There are a lot of stalls and open booths for visitors, who can also enjoy other events such as the service of the Senjin-nabe stew (Battle Field Stew), hana-mochi rice cake making, the dedication of a large Ema-plate, performance of Japanese drums and the demonstration of Bo-no-te (stick weapon techniques).
Hozoji in Okazaki City, Aichi Prefecture, is a temple of the Seizan-Fukakusa school of the Jodo sect. The principal object of worship is Amida Nyorai. It is the 12th temple of the Mikawa Pilgrimage to the 33 Holy Place of Kannon and the 35th temple of the Mikawa Shin-Shikoku Holy Places.
It was founded by Priest Gyoki in 701 as Nisonzan Shusshoji Temple, a temple of the Hoso sect of Buddhism. The temple was converted to a Jodo sect temple by the priest Kyoku Ryugei in 1385 and renamed Hozoji.
It is said that Tokugawa Ieyasu trained himself at this temple when young. His personal mementoes, the well from which he drew water for calligraphy and the grave of his eldest daughter Kame-hime remain at the temple.
There is a grave of Kondo Isami, the commander of the Shinsengumi, in the precinct. In 1868, Kondo Isami was executed and his head was on public display at the Sanjo Ohashi Bridge in Kyoto. A unit member of the Shinsengumi, Saito Hajime, seized it and asked the priest Sonku Giten to hold a memorial service for him. When Giten moved to Okazaki, he brought the head with him and buried it at this temple.
Shinpukuji Temple, or popularly called “Mikawa Yakushi,” located in Okazaki City, Aichi Prefecture, is a temple of the Tendai sect. The principal object of worship is Mizu-Yakushi, which is the sacred water in the well housed in the octagon-shaped small hall set up in the center of the main hall. As it is believed that the sacred water has the power to cure eye diseases and make people healthy, the water has been worshipped for 1,400 years until today.
The temple was founded in 594 by Mononobe no Masachi, the second son of Mononobe no Moriya. When he visited this village, he saw a mysterious light shining at the top of the mountain, where the temple is now located. Wondering what it was, he climbed up the mountain and found a shining spring. Then Yakushi Nyorai appeared from the spring, at which he was deeply moved and decided to build a temple here.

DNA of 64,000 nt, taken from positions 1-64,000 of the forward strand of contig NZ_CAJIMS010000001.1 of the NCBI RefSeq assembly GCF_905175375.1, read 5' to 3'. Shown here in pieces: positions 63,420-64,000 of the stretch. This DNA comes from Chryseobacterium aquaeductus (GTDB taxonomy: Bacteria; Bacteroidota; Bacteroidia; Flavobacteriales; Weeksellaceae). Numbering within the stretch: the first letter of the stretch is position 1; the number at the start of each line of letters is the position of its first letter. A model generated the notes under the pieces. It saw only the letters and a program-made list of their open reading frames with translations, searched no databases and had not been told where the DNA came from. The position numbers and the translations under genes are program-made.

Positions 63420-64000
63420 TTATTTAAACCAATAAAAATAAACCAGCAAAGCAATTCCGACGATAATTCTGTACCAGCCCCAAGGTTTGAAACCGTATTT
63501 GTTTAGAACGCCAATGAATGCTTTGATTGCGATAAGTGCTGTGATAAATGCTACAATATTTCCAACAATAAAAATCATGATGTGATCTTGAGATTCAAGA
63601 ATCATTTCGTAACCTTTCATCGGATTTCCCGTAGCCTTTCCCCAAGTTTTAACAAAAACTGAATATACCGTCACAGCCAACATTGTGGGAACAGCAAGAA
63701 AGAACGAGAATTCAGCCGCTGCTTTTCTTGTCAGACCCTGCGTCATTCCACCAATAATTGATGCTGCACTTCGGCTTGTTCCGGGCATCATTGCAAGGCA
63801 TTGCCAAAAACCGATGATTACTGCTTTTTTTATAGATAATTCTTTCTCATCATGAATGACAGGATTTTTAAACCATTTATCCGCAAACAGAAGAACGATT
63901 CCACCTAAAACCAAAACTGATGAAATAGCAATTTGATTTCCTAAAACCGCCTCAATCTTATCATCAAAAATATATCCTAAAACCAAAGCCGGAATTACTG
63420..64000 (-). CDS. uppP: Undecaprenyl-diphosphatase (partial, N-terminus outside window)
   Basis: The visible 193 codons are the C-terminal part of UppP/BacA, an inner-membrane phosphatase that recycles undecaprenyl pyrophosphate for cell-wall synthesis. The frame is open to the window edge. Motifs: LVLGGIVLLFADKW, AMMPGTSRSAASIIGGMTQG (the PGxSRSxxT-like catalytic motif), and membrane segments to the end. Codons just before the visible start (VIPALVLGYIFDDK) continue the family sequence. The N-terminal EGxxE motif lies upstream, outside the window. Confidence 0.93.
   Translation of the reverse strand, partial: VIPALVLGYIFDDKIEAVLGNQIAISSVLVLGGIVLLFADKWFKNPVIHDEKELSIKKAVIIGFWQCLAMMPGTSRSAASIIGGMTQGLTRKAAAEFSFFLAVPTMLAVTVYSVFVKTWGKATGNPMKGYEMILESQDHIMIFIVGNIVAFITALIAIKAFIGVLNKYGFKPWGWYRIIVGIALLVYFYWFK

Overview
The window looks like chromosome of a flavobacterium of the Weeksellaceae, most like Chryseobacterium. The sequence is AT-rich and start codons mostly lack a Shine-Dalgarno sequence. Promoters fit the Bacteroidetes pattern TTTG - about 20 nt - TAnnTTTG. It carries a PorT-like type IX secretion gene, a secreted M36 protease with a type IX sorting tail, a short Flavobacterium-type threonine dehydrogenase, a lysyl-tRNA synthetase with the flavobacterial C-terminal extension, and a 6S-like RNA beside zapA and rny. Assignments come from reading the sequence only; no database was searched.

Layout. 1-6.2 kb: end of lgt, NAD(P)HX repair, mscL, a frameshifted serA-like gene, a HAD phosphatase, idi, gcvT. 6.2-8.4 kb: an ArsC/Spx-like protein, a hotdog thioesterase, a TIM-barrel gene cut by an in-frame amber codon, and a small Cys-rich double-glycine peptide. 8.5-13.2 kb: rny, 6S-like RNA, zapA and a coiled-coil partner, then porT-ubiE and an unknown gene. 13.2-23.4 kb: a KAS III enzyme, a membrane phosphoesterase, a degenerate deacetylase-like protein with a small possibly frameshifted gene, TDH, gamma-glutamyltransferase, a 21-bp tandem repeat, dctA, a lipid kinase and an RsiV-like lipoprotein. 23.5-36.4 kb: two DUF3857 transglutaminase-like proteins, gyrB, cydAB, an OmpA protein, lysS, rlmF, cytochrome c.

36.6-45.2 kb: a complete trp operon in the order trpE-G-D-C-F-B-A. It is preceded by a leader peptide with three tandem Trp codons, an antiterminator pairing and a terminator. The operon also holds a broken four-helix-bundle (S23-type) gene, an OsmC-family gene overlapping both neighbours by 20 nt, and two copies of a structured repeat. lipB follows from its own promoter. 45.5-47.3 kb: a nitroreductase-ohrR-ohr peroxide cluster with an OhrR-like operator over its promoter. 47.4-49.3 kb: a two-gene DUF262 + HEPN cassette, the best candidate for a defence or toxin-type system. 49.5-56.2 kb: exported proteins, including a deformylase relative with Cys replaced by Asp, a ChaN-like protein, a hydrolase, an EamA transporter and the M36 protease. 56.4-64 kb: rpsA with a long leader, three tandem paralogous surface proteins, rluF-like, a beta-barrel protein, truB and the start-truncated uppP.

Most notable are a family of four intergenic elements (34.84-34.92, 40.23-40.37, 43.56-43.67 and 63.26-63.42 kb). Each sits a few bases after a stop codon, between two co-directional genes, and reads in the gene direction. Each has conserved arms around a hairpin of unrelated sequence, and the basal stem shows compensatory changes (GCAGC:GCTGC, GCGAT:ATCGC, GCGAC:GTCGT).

The temple was very prosperous in the Kamakura period (1192-1333), when it supervised 36 branch temples. At present, people from all over the country visit this temple to pray for good health and recovery from eye diseases.
Otsu-juku in present Otsu City, Shiga Prefecture was the 53rd of 53 post stations of the Tokaido Road and the 69th of 69 post stations of the Nakasendo Road; that is, the last post station on the long way from Edo to Kyoto. Since the honjin (the lodging for daimyo and the nobility) was built in 1602, it had developed in to a large town with 100 sub-towns and the population of 18,000. It was the largest post station on the roads with 2 honjin, 1 sub-honjin and 71 inns lining along the street. The town was also the important point of traffic, where commodities via Lake Biwa were collected and distributed.
The famous Ukiyoe artist Ando Hiroshige depicted tea houses along the street, where travelers drank tea to relieve their thirst. The place where the tea houses were located was known for the clear spring water called “Hashirii no Shimizu,” which still springs out of the well in the precinct of Gesshinji Temple.
Hashirii-mochi, which was served with Japanese green tea at these tea houses, is a soft rice cake ball with bean jam in it. It is still loved by both local people and tourists. Contrary to the prosperity at the time, Otsu-juku at present is a quiet town, where only the stone monument tells us the thriving atmosphere in the old days.
Mt. Haruna (1,449 m) is an active volcano in Harunako-cho, Takasaki City, Gunma Prefecture. Together with Mt. Akagi and Mt. Myogi, it is one of the Three Mountains in Jomo (present-day Gunma Prefecture). The volcano has a summit caldera, which contains over fifteen peaks including the symmetrical cone of Haruna-Fuji, along with a crater lake, Lake Haruna. Although it has been inactive for a long time, it eruppted many times from the 5th to the 6th centuries. At Kuroimine Ruins in Shibukawa City at the eastern foot of the mountain, the intact remains of dwellings in the late Kofun period (A.D. 300-700) were excavated under the 2 m deposition of volcanic ashes.
The mountain itself had long been worshipped as the deity that symborizes the town, and it has Haruna Shrine and Mizusawa Kannon Temple inside the mountain area. There also remain many legends and folk tales, which include the tales of the Giant Daidarabocch and the well that was dug by Kobodaishi. There are a lot of hot springs around the mountain including Ikaho Hot Springs.